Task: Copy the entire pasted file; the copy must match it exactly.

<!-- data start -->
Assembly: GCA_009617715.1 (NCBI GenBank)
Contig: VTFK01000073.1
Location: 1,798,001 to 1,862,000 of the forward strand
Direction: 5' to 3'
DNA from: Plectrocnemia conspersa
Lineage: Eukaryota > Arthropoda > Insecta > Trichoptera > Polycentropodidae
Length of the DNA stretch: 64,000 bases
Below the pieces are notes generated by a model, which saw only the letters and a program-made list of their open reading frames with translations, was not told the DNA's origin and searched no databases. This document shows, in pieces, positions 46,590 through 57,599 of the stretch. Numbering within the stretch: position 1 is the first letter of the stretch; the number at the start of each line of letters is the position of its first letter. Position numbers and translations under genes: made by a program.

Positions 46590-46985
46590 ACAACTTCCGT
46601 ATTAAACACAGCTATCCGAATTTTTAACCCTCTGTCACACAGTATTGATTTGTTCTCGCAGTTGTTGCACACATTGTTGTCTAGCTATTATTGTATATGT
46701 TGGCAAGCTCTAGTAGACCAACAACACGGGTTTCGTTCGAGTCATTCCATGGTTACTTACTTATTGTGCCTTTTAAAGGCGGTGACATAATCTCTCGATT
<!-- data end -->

Assembly: GCA_009617715.1 (NCBI GenBank)
Contig: VTFK01000073.1
Location: 1,798,001 to 1,862,000 of the forward strand
Direction: 5' to 3'
DNA from: Plectrocnemia conspersa
Lineage: Eukaryota > Arthropoda > Insecta > Trichoptera > Polycentropodidae
Length of the DNA stretch: 64,000 bases
Below the pieces are notes generated by a model, which saw only the letters and a program-made list of their open reading frames with translations, was not told the DNA's origin and searched no databases. This document shows, in pieces, positions 46,590 through 57,599 of the stretch. Numbering within the stretch: position 1 is the first letter of the stretch; the number at the start of each line of letters is the position of its first letter. Position numbers and translations under genes: made by a program.

Positions 46590-46985
46590 ACAACTTCCGT
46601 ATTAAACACAGCTATCCGAATTTTTAACCCTCTGTCACACAGTATTGATTTGTTCTCGCAGTTGTTGCACACATTGTTGTCTAGCTATTATTGTATATGT
46701 TGGCAAGCTCTAGTAGACCAACAACACGGGTTTCGTTCGAGTCATTCCATGGTTACTTACTTATTGTGCCTTTTAAAGGCGGTGACATAATCTCTCGATT